We stayed for about 4 days, I believe. Our hotel was literally across the street from Nijo castle. We could see it from our hotel room windows. It was an amazing building, really old and wooden with elaborately painted walls, and also elaborately carved walls, too. I'm sure the walls were decorated elaborately in other ways, too, but we weren't allowed to get close to them, so alas I was denied the privilege of noticing. We were allowed to walk through the hallways and peek through the open doorways into the tatami rooms. The fact that they were hauntingly empty severely contrasted with the walls that had been lavishly filled to the brim with decorations. It occurred to me though, that perhaps there was never much in the rooms to begin with. Perhaps, back a long time ago, rooms were never cluttered with furniture and whatnot like they are today. In a traditional Japanese tatami room, you never wear shoes or set anything really heavy on the floor, so as not to damage the tatami mats. Everyone just kneels on the floor on cushions. Perhaps there people used to have small, low tables to eat off of or something. But that may have been about it. I could be wrong, but it occurred to me, what else would they really need to have in there? No one slept on beds either, just futon mattresses on the floor. Or maybe they didn't even have those back then, either. How curious.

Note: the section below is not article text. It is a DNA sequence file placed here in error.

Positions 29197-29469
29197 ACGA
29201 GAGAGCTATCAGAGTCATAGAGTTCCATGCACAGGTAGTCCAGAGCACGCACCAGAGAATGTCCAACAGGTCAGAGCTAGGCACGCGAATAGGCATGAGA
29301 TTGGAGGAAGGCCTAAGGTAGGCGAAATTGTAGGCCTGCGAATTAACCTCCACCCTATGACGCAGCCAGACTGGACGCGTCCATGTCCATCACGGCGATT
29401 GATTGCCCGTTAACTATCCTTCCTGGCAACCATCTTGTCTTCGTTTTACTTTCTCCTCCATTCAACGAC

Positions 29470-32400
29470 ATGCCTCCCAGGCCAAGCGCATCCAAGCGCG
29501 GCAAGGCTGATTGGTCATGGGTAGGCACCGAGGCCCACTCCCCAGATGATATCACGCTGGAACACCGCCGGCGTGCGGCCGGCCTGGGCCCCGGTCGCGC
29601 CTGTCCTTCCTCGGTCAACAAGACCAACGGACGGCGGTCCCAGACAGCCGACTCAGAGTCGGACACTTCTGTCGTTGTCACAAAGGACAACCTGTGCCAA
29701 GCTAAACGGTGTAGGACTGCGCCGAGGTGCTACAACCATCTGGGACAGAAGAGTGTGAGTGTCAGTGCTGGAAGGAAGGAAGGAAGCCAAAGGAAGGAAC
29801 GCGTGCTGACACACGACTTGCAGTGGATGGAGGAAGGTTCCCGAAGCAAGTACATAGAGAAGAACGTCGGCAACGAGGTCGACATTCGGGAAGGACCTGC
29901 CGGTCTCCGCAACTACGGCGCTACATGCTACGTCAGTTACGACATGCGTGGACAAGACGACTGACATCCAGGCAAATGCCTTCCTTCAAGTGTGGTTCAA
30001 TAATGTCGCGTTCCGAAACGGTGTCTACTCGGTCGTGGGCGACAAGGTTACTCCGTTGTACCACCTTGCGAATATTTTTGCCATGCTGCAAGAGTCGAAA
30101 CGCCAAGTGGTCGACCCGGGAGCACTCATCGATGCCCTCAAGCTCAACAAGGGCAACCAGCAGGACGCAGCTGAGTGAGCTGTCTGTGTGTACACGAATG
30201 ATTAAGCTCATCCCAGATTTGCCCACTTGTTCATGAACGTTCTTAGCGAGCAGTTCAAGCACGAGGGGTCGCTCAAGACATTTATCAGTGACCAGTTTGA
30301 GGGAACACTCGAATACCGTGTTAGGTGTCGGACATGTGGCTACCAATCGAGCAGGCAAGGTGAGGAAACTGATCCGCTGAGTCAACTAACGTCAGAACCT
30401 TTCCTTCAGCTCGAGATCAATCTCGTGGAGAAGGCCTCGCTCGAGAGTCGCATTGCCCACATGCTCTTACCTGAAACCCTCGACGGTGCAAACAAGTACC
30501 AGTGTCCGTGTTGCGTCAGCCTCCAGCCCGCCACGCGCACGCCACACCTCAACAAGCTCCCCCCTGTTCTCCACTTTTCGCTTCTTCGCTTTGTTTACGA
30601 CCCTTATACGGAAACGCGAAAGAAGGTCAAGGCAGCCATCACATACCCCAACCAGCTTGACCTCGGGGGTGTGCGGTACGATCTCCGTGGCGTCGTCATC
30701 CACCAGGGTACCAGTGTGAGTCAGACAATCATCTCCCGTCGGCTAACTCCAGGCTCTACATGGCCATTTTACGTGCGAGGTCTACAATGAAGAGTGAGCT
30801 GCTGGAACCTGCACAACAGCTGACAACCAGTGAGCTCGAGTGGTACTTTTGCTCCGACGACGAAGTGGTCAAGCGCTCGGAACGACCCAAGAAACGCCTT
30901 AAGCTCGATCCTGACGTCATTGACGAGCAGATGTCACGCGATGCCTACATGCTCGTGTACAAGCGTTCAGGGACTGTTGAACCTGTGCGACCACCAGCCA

Anyway, we saw lots of amazing beautiful temples. We saw most of the sights the day after we arrived because we had signed up for a day tour. It was a bit long, and a bit hot waiting to enter some of the places all lined up in the sun. My grandma went home after lunch, before the second half of the tour started again.